Wright's Law is More Accurate Than Moore's Law

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we need a 4d, 48 state, fullprogrammible cache micro processor, does memory have an effect on these laws?
 
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Public flogging for all reporters who misquote Moore's law! followed by a little time in the stockade.
 

CaedenV

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lets keep in mind that 'moore's law' is not a law in that is was (in his own words) and 'off handed comment'.

Also, a 'law' that merely describes 'nature' (assuming it is nature and not just a self-imposed schedule) is not particularly valuable. a law or theory that explains such a schedule would be extremely useful and valuable.
 
First of all MOORE'S LAW was modified several years after the first version.

Secondly, what's the point of looking around in RETROSPECT for a "law" that provides the best prediction?

The best form of prediction is to use SEVERAL different forms of analysis for both the short and long term.
 
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Moore's law is coming to an end. Unless you're a rabid Intel fanboy, at which point you may believe that it will literally continue forever. The gains going from 32nm to 22nm were meager at best, if they even get to 14nm, it may in fact be worse instead of better in all performance metrics, and may not even be economically viable, unless you're willing to pay $500 for a CPU that's slower that today's $200 CPUs and uses more power.

2.5d chip stacking on 22nm or 28nm will likely prove superior to 14nm transistors, unless you're self-esteem is directly tied to the process technology used on your CPU. Even then, that's not going to do much unless software can utilize 64 CPU cores stacked on top of each other, because thermal and electrical constraints aren't going away... That leaves GPU compute as the final frontier.
 
[citation][nom]spingineering[/nom]Moore's law is coming to an end. Unless you're a rabid Intel fanboy, at which point you may believe that it will literally continue forever. The gains going from 32nm to 22nm were meager at best, if they even get to 14nm, it may in fact be worse instead of better in all performance metrics, and may not even be economically viable, unless you're willing to pay $500 for a CPU that's slower that today's $200 CPUs and uses more power.2.5d chip stacking on 22nm or 28nm will likely prove superior to 14nm transistors, unless you're self-esteem is directly tied to the process technology used on your CPU. Even then, that's not going to do much unless software can utilize 64 CPU cores stacked on top of each other, because thermal and electrical constraints aren't going away... That leaves GPU compute as the final frontier.[/citation]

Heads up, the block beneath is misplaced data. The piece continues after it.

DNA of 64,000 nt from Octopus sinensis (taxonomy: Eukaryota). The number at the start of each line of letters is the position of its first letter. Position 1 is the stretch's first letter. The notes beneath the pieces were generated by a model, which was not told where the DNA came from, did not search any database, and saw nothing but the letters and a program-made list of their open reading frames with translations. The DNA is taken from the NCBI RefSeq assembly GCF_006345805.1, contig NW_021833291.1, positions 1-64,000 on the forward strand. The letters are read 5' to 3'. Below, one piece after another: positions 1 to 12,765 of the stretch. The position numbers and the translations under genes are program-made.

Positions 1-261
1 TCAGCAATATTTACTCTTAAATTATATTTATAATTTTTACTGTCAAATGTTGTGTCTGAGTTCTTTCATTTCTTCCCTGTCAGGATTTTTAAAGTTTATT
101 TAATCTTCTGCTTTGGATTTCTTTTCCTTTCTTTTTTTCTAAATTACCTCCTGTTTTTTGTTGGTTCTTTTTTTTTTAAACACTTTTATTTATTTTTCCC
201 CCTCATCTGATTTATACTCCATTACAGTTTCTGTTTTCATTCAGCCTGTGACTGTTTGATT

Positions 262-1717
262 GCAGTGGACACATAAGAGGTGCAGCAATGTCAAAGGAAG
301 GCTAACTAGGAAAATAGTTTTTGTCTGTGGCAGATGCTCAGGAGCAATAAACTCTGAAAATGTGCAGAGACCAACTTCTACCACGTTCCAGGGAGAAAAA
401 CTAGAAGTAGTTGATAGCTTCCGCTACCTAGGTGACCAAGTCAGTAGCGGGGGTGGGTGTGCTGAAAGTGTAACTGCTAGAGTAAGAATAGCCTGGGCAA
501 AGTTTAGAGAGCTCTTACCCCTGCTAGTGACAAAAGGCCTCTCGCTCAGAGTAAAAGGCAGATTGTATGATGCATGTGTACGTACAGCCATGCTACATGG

IB is significantly more power efficient than SB. It did exactly what it was supposed to do.
 

PreferLinux

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Instead of Moore's prediction that the transistor count in a certain space doubles every 18 to 24 months...
That is totally wrong. Moore's Law states that the transistor count that can inexpensively be placed on an IC doubles every 18 to 24 months.
 

olaf

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what does price have to do with the precition that transistor count doubles in X months ? it doest say why it just says it does, why must everything be about money ?
 
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